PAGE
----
Planning and Validating the Assembly Processes Using XVL
Mitsubishi Speeds Manufacturing Planning by 30%
When MAM introduced 3D into its product development, it was difficult to use downstream because the company was still deeply entrenched in delivering assembly process information using paper reports and drawings.
The design, product planning and production divisions, which are responsible for manufacturing planning, continued to use the traditional 2D methods, long after 3D was introduced. This caused delays and frustrations. For example, the product planning division waited for delivery of approved hard copy drawings from the design division, and the production division then waited for the hard copy assembly process management sheet. This resulted in long delays as the work of manufacturing planning had to wait until they received each division’s paper instructions.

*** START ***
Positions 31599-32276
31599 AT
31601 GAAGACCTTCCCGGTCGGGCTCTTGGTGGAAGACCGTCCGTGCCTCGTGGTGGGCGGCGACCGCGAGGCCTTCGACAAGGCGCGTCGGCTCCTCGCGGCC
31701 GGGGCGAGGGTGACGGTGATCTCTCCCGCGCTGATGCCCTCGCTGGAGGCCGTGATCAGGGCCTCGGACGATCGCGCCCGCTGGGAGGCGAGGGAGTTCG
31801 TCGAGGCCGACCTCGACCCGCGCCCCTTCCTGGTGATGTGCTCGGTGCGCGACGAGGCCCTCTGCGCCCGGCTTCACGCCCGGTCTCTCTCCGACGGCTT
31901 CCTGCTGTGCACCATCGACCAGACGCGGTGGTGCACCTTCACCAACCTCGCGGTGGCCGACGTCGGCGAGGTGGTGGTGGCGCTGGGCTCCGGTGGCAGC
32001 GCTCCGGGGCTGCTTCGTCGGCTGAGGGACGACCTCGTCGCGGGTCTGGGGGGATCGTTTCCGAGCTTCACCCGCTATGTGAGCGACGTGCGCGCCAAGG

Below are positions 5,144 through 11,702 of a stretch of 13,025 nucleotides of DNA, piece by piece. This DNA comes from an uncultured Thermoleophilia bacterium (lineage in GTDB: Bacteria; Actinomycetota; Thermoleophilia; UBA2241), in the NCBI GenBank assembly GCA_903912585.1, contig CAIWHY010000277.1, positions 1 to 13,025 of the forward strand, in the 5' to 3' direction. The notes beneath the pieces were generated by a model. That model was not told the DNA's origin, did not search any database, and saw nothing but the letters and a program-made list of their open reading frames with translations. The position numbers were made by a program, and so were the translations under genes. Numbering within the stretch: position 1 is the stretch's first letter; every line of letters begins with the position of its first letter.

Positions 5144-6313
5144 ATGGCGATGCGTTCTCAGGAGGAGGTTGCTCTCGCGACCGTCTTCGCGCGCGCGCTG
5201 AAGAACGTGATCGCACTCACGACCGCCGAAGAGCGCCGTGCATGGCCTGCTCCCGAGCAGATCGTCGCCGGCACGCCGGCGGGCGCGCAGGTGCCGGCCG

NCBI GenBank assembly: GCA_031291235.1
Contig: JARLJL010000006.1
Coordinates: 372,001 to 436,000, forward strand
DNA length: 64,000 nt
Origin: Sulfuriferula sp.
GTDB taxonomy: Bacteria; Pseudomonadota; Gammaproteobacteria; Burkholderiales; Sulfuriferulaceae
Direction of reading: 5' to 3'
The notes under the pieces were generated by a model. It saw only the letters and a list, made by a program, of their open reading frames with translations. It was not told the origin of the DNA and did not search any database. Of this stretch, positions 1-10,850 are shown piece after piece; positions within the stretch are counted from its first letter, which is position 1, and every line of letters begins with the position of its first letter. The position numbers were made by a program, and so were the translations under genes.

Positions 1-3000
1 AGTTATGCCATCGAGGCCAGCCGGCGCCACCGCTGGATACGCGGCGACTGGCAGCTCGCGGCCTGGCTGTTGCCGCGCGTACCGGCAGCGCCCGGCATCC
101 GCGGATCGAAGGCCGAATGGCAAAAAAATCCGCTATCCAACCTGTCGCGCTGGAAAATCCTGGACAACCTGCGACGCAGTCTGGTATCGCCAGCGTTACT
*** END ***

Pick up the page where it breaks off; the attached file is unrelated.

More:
By using XVL, MAM was able to change from a paper-based process to an electronic-based process, resulting in shortened lead times and a reduction in inventory. The new process is known within the company as the “Flexible Manufacturing Method.”